8
$\begingroup$

I am getting quite confused with this terminology when I read the papers. Like while constructing the near horizon $AdS_3$ in the $D1-D5$ system one considers $IIB$ on $R^{1,4}\times M^4 \times S^1$ and one "wraps" $N_1$ D1 branes on the $S^1$ and $N_5$ D5-branes on $M^4 \times S^1$. What does it exactly mean?

Coming from reading how D-branes were introduced in Polchinksi's book I would think that in a $9+1$ spacetime Dp branes are some planar streched out stuff with a $p+1$ worldvolume and whose $p$ spatial dimensions are transverse to the $9-p$ spatial dimensions which have been compactified and T-dualized. So are we now saying that its possible that instead of imagining the Dp branes as some set of periodically arranged planes on the T-dual torus we can also think of their spatial world being compactified on some arbitrary p-manifold?

If "wrapping" is really a choice of topology for the p-spatial dimensions of the Dp-brane then what determines this choice? Is this something put in by hand or does this happen naturally?

$\endgroup$
7
$\begingroup$

D-branes are not restricted to planar geometries. They can take on many different forms, and you often encounter branes wrapped around spherical manifolds, like $S^1$ or $S^4$. To determine whether a given configuration is stable, you have to evaluate the action of the D-brane configuration, which is given by the Dirac-Born-Infeld action. For a $Dp$-brane, it is given by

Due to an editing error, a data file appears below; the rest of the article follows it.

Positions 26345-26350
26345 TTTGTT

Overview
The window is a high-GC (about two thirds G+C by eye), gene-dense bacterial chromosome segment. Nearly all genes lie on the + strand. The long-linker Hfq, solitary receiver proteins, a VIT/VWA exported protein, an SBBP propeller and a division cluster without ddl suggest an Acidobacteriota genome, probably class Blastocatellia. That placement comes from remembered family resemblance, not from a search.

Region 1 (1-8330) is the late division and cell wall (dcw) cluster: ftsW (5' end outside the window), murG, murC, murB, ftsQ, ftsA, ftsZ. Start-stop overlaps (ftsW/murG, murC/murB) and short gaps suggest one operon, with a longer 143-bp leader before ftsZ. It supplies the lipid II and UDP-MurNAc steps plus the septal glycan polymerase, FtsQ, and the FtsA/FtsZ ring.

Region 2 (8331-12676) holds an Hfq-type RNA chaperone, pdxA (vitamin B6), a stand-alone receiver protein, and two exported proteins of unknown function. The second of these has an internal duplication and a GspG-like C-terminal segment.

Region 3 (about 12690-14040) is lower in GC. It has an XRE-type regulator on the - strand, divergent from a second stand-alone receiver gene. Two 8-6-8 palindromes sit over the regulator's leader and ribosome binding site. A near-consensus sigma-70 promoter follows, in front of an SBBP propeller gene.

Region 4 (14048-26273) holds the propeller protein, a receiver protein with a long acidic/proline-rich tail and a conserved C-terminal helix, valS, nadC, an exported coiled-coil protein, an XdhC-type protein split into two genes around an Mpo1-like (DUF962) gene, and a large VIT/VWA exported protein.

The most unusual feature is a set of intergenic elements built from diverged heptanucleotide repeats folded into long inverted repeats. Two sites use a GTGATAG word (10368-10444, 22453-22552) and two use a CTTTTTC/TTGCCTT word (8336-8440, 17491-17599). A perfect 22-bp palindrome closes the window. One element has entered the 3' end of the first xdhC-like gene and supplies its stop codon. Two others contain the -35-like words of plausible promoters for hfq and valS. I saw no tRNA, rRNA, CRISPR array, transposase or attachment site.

$$S_{DBI}=-T_p\int d^{p+1}x \sqrt{-\text{det}(g_{ab}+2\pi\alpha'F_{ab})},$$

where $T_p$ is the brane-tension, $g_{ab}$ is the metric of the brane, $\alpha'$ is the string length squared and $F_{ab}$ is the field strength of the gauge fields on the brane.

Branes wrapped on nontrivial geometries sometimes have a direct physical interpretation. In holographic QCD, branes wrapped on an $S^4$ correspond to baryons. This can be understood from the fact that this non-trivial topology generates an instanton number which can be identified with the baryon number.

EDIT: For a great introduction to the subject, consult the book "D-Branes" by Johnson, or his shorter lecture notes: http://arxiv.org/abs/hep-th/0007170

| cite | improve this answer | |
$\endgroup$
  • $\begingroup$ Brunner Thanks for the answer. Can you give some reference where this analysis is done? I mean is anywhere it is explained how Dp branes can take arbitrary shapes? I mean - what is the mechanism for them to attain some shape? The T-duality argument doesn't seem to lead to any shape information? $\endgroup$ – user6818 Mar 16 '14 at 2:24
  • $\begingroup$ I would recommend Johnson's book "D-Branes", there you should find any answers you want. For a free document, you can also read his shorter lecture notes on D-branes: arxiv.org/abs/hep-th/0007170 $\endgroup$ – Frederic Brünner Mar 16 '14 at 10:40
  • $\begingroup$ Bruinner I have been reading that book - anything specific you can point out there - where this is explained? - as to how wrapping happens "on its own"? What is the dynamics of it? $\endgroup$ – user6818 Mar 18 '14 at 18:56
  • $\begingroup$ The books mentions wrapping in chapter 13.3 and 15.4., for example. $\endgroup$ – Frederic Brünner Apr 11 '14 at 8:27

Your Answer

By clicking “Post Your Answer”, you agree to our terms of service, privacy policy and cookie policy

Not the answer you're looking for? Browse other questions tagged or ask your own question.